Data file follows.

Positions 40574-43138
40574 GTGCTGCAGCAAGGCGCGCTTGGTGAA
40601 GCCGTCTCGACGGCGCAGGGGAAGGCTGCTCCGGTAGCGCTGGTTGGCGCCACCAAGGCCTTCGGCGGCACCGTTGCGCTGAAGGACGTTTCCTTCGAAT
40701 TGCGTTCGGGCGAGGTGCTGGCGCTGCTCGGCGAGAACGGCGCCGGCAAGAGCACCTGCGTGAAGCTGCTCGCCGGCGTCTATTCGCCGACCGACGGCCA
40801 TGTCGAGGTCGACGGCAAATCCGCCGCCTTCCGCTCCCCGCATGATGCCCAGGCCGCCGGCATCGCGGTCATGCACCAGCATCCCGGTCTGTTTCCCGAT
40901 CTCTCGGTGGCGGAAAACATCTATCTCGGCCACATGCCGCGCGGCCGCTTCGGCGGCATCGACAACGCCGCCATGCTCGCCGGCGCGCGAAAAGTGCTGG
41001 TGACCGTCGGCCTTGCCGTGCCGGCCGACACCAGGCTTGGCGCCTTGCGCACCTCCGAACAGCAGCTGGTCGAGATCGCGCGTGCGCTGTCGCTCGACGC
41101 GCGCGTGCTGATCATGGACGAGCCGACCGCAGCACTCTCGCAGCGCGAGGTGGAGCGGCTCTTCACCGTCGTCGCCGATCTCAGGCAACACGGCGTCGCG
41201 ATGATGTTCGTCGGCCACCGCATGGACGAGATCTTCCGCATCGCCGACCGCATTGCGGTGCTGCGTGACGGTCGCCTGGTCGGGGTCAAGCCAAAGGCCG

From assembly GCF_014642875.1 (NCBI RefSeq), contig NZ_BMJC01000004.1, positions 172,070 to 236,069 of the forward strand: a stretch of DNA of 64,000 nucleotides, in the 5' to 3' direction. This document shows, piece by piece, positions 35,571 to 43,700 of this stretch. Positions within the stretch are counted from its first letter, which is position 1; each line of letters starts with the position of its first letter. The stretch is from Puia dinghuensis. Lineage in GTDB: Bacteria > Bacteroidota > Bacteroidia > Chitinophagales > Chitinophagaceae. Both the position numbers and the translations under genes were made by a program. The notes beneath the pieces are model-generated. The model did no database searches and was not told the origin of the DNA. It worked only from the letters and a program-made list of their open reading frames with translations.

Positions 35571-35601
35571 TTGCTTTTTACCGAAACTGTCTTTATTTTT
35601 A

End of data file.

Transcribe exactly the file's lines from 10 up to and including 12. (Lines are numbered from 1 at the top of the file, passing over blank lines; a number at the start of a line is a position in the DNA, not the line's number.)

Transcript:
From assembly GCF_014642875.1 (NCBI RefSeq), contig NZ_BMJC01000004.1, positions 172,070 to 236,069 of the forward strand: a stretch of DNA of 64,000 nucleotides, in the 5' to 3' direction. This document shows, piece by piece, positions 35,571 to 43,700 of this stretch. Positions within the stretch are counted from its first letter, which is position 1; each line of letters starts with the position of its first letter. The stretch is from Puia dinghuensis. Lineage in GTDB: Bacteria > Bacteroidota > Bacteroidia > Chitinophagales > Chitinophagaceae. Both the position numbers and the translations under genes were made by a program. The notes beneath the pieces are model-generated. The model did no database searches and was not told the origin of the DNA. It worked only from the letters and a program-made list of their open reading frames with translations.

Positions 35571-35601
35571 TTGCTTTTTACCGAAACTGTCTTTATTTTT